Monthly Archives: July 2014

Working Together to Improve our Environment in Gilo

With assistance from the UJA – Federation of New York, we’ve been working in the Gilo neighborhood for the past five years, helping the Gilo Community Council. Utilizing principles of deliberative democracy, we’ve been helping residents to take initiative and responsibility for their communities. Most of our efforts have until now focused on parking and education issues. Other initiatives have focused on public – private spaces (PPS’s), but on a small scale.

all pitching in

Since January we’ve been helping local activists who reside in the area of Tirosh St., a long street that includes a number of PPS’s, in planning on which issues to deal with, what to do and how to go about doing it. After several meetings, they held a major, community-wide clean-up and renovation event on June 27, 2014, with help from the Jerusalem Municipality. You can see all this documented in a short video.


picture collage

everyone helping

In all more than 160 took part – 100 children from the neighboring schools, and 60 residents. The residents were in charge from beginning to end – they were in touch with the Municipality, they organized the volunteers, they were in charge of the implementation. The Municipality worked hand in hand with the residents, preparing the area beforehand, and providing tools and work materials. Moving forward, there’ll be continued work on that PPS, most likely in smaller groups to make upkeep easier to maintain.

Kudos to all involved! We can’t wait to see more initiatives coming out of that area.

The JICC Calming the Waters in this Time of Crisis

garbage-cans-full1It’s been a difficult few weeks here in Jerusalem and in Israel in general. First the kidnapping and murder of 3 Jewish high school boys who had been studying in a yeshiva in the West Bank, then the kidnapping and murder of an Arab boy in Jerusalem, which sparked demonstrations in Jerusalem and even throughout Israel. And then missiles and air strikes and increased fighting.

Jerusalem Dome of the Rock

Jerusalem Dome of the Rock

We have been working to ease tension and conflict, and to promote civil engagement in Jerusalem’s future, since we were established in 1999. Thus, when tensions heightened and reached breaking points, we were there, trying to help residents re-gain order, first in their everyday lives, and then on a community and city-wide level.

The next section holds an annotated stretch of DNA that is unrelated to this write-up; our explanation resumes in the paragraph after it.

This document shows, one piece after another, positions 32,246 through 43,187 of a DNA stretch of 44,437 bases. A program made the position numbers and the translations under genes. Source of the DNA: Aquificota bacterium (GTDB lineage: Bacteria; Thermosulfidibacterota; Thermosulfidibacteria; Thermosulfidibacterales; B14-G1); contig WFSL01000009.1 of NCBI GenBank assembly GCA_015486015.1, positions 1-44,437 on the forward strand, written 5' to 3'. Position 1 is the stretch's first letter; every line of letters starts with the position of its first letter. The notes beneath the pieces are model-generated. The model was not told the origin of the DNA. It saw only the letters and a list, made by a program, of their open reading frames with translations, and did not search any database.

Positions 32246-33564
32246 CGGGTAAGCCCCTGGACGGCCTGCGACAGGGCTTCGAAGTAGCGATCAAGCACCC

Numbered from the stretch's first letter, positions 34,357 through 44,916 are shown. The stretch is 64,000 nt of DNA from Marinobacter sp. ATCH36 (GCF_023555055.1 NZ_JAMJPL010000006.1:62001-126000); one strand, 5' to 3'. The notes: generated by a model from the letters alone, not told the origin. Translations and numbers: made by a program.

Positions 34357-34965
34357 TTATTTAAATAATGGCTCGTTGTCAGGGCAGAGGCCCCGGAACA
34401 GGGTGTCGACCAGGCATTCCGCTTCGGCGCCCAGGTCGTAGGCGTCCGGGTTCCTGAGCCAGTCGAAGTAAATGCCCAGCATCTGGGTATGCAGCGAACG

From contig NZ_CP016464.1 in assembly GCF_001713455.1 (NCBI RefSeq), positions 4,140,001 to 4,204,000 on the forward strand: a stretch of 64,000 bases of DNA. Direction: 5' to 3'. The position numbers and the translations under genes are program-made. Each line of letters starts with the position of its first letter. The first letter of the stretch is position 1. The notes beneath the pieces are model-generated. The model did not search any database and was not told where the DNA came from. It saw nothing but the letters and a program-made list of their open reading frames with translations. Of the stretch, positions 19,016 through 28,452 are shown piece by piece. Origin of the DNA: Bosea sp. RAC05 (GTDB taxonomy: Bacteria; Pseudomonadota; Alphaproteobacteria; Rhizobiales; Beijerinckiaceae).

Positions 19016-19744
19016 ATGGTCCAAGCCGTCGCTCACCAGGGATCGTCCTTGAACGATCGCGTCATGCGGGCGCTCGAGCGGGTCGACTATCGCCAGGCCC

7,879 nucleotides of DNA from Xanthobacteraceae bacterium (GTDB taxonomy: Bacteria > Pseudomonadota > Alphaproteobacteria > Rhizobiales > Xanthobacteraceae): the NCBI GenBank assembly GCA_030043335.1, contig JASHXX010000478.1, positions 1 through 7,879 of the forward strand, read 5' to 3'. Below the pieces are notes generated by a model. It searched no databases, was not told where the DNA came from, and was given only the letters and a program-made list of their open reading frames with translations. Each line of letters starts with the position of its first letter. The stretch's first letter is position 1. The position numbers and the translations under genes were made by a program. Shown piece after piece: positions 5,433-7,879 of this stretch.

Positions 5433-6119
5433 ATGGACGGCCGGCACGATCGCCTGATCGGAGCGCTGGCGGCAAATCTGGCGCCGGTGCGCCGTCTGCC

Over the past few weeks we’ve played a key role in Jerusalem. We helped to spread a message of calm and a return to routine, through our broad network of contacts throughout the city.  In consultations with key figures we advised using a range of methods that successfully brought quiet to the streets relatively quickly. These consultations also returned routine services – garbage collection and sanitation, for example – back to the residents, reinforcing the feeling that everyone wished to get back to normal as quickly as possible.


It seems that these actions – and the influence of their messages – proved true in the field. Shuafat, the neighborhood where Muhammad Abu Khdeir (the Arab boy who was kidnapped and murdered) was from, became completely quiet during the day and incidents at night decreased quickly as well. Outbursts of violence and vandalism in different Arab neighborhoods were handled similarly, with similar calming results.

As soon as the military activity began in Gaza (July 6) and the missile attacks throughout Israel, including Jerusalem, we moved into a different mode of operation. We summoned the independent Emergency Readiness Networks that we helped to establish in East Jerusalem, which are a central component of the readiness of East Jerusalem in any emergency situation (from the snow storms in December 2013, to potential rocket fire like there is today) , and they continue to be on alert today. We are also helping many community councils in west Jerusalem that needed help in responding to the current crisis. For example, in the Greater Baka’a Community Council we helped to draft information and special messages of calm from the Community Council, which offered volunteer psycho-social professionals to help neighborhood residents. We advised other community councils regarding their responses to the situation as well.

In addition, because of our deep and extensive work in cultural competency in the health care system, we prepared special guidelines for health care workers for when social and political tensions are high, as they are now. In more normal times, hospitals and health care systems are often rare examples of coexistence and cooperation – between Jews and Arabs, religious, secular, ultra-orthodox (Haredi) Jews, etc. However, in times like now, when tension is palpable throughout the country, the situation inside hospitals and other health care institutions is affected as well. Indeed, in the past, there have been numerous instances of verbal and physical violence within hospitals, between patient and caregiver, between patients, and in rare cases, between caregivers. The guidelines help to delineate a professional response to prevent these situations and to deal with them quickly and effectively when they occur.